NZ Alcohol Industry Triumphs Again.

Alcohol has always been a problem in New Zealand since the first Europeans arrived on its shores. Lawlessness and bad behavior in the early years of European settlement, often fueled by alcohol, was partially responsible for the development of Treaty of Waitangi. The only way for Britain to have legal jurisdiction over New Zealand, and so be able to enforce the peace, was to gain British sovereignty over the nation. It appears that even in those early days the main approach to dealing with excessive alcohol consumption was policing the effects rather than controlling the sales and supply.

Those who have suffered most from the effects of alcohol have been families and children. The temperance movement early last century attempted to ban alcohol altogether and did succeeded to bring about prohibition in different parts of the country(they needed a 3/5 majority vote). However the liquor industry has always been very profitable and there was a strong reaction to the growing strength of the temperance movement from the industry and New Zealand History Online describes the time well:

The trade fights back

Publicans, brewers, and spirit merchants were naturally horrified, and moved swiftly to protect their trade. They had a lot to lose if local prohibition spread. The liquor trade organised itself into the National Council of New Zealand. With the backing of many wealthy and prominent businesses, this organisation was generally better-resourced than the New Zealand Alliance.
The National Council spent lavishly on advertising, and used cartoons to portray temperance advocates as joyless puritans – 'wowsers' – who wished to choke all the pleasure out of life and trample on others' liberties. ‘Moderate’ leagues sprang up in many electorates, arguing that people in a free society should be able to choose to drink or not drink.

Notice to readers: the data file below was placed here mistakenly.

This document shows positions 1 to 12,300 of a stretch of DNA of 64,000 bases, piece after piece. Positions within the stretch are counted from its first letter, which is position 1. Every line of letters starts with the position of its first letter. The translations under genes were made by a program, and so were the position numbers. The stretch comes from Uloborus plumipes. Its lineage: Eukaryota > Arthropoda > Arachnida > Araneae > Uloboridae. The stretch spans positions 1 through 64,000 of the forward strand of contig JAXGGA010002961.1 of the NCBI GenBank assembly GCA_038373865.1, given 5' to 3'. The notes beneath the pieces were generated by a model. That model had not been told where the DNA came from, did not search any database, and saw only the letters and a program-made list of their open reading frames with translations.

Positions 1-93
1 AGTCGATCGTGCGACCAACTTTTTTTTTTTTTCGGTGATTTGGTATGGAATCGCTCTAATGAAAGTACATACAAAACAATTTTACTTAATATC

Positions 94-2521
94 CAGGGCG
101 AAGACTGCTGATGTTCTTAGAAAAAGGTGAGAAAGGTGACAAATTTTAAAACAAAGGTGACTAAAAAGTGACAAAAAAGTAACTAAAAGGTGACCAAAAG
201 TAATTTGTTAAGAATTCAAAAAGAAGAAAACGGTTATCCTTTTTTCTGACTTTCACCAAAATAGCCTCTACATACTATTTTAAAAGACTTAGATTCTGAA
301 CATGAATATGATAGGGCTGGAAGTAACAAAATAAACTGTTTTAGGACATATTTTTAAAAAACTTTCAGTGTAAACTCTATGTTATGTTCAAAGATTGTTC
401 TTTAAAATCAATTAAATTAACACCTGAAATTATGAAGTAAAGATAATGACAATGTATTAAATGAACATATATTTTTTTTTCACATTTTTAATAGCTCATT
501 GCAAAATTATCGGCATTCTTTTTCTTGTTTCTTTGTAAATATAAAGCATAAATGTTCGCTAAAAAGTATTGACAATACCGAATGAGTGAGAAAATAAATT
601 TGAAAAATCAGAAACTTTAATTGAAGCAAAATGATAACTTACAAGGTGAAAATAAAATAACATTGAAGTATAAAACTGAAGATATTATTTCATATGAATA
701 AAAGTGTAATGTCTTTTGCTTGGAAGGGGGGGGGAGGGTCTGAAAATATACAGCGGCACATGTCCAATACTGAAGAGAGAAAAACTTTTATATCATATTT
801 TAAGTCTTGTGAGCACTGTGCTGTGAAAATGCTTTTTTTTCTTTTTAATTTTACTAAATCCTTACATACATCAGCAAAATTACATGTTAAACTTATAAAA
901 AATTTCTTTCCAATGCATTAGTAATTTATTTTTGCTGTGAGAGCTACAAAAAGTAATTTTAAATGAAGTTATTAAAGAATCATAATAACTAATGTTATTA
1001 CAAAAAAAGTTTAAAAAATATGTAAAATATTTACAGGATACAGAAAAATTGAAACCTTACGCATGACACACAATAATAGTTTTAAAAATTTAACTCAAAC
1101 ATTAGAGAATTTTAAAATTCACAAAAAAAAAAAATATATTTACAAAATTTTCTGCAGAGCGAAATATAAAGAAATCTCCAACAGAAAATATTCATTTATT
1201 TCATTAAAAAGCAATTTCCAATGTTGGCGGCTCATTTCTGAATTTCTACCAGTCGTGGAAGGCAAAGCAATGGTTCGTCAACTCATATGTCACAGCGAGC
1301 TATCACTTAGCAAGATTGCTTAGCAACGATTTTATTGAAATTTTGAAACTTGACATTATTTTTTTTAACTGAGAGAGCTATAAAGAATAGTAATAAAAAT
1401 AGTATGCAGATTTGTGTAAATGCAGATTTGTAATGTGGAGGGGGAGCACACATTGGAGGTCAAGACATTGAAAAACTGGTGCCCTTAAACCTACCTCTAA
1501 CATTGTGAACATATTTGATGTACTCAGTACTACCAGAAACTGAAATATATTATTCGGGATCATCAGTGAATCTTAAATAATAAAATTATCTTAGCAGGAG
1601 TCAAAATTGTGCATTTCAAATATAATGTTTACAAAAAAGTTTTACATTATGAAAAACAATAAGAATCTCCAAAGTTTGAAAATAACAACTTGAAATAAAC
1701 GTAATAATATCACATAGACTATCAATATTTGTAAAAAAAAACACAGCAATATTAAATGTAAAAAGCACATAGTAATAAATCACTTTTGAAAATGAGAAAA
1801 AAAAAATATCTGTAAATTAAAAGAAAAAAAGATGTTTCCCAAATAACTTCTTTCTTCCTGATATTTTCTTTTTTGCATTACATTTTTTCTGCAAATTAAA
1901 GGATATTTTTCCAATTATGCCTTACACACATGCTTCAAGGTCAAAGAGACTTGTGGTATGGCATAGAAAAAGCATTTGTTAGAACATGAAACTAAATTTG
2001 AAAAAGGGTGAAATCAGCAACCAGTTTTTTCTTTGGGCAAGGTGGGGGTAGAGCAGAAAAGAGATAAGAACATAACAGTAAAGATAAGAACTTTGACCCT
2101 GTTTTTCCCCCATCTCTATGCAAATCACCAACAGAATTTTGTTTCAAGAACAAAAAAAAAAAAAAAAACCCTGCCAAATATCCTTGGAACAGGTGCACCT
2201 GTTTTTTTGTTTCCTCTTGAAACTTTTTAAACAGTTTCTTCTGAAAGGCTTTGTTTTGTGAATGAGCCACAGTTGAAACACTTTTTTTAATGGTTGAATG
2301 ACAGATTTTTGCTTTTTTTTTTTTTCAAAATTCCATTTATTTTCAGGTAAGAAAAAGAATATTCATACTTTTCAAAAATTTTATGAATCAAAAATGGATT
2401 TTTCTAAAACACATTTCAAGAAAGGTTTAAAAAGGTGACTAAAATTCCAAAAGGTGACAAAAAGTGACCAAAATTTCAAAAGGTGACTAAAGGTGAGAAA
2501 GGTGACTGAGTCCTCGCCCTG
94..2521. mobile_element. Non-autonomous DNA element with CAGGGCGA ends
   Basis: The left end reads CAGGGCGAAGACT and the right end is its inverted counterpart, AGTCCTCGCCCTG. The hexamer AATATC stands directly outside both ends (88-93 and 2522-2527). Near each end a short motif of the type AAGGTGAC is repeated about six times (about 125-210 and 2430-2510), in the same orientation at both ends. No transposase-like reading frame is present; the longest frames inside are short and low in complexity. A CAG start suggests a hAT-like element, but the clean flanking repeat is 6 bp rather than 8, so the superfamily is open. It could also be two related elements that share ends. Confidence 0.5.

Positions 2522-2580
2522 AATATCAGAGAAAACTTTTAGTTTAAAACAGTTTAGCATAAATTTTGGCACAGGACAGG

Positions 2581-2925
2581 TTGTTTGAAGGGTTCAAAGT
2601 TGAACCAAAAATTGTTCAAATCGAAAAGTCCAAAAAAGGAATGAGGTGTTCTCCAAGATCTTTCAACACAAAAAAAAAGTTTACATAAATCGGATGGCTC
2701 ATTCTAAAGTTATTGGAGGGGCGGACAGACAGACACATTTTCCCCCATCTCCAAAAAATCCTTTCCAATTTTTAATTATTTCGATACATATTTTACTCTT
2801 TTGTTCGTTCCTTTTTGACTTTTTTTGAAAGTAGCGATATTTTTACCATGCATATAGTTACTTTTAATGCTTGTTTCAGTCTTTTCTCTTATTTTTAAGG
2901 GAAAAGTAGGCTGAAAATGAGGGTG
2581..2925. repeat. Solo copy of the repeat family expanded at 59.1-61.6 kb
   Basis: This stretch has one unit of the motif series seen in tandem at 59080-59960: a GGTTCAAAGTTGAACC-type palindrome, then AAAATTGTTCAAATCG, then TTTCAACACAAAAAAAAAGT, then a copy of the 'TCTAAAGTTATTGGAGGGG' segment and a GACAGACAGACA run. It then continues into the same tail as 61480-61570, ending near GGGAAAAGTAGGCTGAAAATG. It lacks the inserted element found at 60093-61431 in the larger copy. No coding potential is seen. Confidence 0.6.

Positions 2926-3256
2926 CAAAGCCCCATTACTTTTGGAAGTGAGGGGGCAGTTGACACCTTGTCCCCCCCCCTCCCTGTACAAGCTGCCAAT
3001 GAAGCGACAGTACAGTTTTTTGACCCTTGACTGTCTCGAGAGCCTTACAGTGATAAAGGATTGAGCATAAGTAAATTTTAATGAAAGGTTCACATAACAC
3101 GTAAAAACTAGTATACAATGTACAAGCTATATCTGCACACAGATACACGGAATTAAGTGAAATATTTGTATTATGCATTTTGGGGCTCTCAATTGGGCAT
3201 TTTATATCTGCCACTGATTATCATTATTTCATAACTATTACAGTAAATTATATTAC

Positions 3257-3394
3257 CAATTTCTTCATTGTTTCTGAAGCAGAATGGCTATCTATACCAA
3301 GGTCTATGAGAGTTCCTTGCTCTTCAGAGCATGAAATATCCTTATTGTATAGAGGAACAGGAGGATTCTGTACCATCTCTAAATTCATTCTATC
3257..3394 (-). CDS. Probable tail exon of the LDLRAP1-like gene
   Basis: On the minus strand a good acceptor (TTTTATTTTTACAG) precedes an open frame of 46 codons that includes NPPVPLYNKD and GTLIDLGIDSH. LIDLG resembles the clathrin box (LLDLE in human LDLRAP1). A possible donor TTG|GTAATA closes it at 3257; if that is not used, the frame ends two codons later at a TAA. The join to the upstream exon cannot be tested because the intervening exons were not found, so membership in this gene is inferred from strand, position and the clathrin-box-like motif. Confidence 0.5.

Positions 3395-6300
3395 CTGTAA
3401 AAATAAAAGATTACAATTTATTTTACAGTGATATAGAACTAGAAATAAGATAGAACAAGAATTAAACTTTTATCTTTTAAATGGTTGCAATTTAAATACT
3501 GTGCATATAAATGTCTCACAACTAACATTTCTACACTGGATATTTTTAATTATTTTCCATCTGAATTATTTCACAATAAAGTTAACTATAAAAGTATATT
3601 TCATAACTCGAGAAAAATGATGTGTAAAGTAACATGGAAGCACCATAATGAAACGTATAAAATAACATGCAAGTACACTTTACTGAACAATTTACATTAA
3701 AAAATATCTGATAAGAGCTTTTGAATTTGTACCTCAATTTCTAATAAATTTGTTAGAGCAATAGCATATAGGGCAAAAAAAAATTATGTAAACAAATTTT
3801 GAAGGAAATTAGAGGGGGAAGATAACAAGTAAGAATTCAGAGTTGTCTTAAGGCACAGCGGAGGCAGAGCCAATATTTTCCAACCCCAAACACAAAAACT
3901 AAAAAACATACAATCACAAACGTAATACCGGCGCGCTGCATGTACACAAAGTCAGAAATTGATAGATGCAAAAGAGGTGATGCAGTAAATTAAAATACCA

The liquor trade's lawyers also kept a close eye on the polls, and delivered long lists of electoral ‘irregularities' to the courts whenever no-license was voted in. 
In many ways we are seeing a parallel in what is happening at present. There is a growing concern about the effects of alcohol in our communities and damning facts and statistics are readily available:
  • Alcohol related harm has been estimated to cost the country over $5.3 billion a year or $14.5 million every day.
  • We have seen an almost 10% increase in alcohol consumption over the last ten years.
  • 25% of adult drinkers are binge drinkers.
  • Half of drinkers under 25 years of age drink large quantities when they drink.
  • 61% of adolescent students drink and 34% binge drink.
  • Every year around 1000 people die from alcohol related causes.
  • New Zealand has a high rate of drowning compared to other countries and 40% of our drownings are alcohol related.
  • 44% of fire fatalities are related to alcohol.
  • We have one of the worst levels of youth suicide in the world and 30% of these are attributed to alcohol.
  • Between 20 and 30% of all injuries are due to alcohol consumption.
  • 22% of ACC claims have alcohol has a contributing factor with these claims costing around $650 million each year.
  • Between 2002 and 2006 there were 5,413 young people hospitalized because of alcohol.
  • For every 100 alcohol or drug impaired drivers killed in motor accidents 54 of their passengers died and 42 sober road users.
  • The 18-29 year age group has the highest rates of alcohol related mortality.
  • A recent survey found that 16.6% of 18-24 year olds had been physically assaulted by someone who had been drinking in the previous 12 months and 12% had been sexually harassed.